The Importance of a Lessons Learned Archive in Project Management
By their nature, all projects regardless of their size are unique. During the project lifecycle—from conception through completion—all stakeholders attempt to mitigate issues or constraints at each stage in an effort to achieve the project goals. By picturizing the events mitigated during the project lifecycle in the form of a lessons learned archive, we can facilitate the definition of a scope statement for new projects.
A project manager with access to organizational archives can use this information on past projects as a “ready-reckoner.” They can achieve optimal project execution by eliminating common errors—and do this through the incorporation of innovative past practices.
With each project being unique in its composition (and stakeholders, outcomes, uncertainties, etc.), that accrued experience will add to the knowledge base. The archive becomes a dependable source to optimize the efforts of everyone involved with project delivery, as the documentation of problems/constraints faced—and how they were resolved at various stages of project execution—is an effective tool that saves time and money when creating documents for new projects.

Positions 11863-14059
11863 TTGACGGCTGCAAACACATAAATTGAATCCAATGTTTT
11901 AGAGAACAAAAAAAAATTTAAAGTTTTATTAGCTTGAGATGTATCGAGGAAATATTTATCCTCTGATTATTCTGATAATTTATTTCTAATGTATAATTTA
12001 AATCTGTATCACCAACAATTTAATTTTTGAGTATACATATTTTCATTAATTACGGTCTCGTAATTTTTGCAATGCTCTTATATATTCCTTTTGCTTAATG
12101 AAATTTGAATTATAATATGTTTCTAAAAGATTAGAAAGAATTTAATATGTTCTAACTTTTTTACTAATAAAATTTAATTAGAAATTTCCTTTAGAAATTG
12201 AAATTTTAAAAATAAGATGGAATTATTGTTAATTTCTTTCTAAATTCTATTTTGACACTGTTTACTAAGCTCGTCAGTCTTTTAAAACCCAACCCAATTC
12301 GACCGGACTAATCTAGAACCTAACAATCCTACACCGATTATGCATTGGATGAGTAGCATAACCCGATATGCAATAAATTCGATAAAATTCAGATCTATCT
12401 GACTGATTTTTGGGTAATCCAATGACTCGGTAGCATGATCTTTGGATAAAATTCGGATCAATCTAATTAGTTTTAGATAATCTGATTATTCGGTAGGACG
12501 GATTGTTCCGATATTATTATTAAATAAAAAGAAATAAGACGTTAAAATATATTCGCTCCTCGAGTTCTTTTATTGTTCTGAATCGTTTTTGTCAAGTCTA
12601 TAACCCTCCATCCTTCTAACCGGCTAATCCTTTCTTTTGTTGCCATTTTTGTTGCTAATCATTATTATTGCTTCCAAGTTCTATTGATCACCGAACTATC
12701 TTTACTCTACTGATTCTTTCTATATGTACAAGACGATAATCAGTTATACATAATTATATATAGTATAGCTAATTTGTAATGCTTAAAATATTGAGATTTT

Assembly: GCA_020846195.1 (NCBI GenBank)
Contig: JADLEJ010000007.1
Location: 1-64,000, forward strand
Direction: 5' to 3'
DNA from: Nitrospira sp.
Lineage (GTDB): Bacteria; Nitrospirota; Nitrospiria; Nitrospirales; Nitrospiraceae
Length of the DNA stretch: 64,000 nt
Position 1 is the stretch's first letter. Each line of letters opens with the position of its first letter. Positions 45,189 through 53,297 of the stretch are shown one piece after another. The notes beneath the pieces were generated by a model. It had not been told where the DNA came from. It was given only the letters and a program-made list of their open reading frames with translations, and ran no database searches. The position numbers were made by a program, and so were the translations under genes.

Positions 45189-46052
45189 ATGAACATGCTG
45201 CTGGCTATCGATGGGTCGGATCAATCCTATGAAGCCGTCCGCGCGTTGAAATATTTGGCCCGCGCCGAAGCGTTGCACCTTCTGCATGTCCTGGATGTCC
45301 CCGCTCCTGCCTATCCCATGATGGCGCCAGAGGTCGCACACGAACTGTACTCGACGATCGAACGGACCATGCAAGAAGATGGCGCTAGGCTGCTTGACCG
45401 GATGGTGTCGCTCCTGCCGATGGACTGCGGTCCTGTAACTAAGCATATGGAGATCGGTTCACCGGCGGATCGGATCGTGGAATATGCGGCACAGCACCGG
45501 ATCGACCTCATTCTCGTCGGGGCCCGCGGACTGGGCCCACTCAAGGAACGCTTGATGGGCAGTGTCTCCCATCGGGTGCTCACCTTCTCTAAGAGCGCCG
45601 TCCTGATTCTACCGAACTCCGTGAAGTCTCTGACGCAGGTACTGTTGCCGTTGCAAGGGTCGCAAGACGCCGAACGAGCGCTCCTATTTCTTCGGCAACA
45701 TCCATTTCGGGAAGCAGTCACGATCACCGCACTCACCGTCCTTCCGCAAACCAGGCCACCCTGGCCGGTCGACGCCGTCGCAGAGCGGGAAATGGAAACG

Project managers should create documentation on each project cycle in all knowledge areas. This will create avenues to the historical information/
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"The degree of one's emotion varies inversely with one's knowledge of the facts--the less you know, the hotter you get."
- Bertrand Russell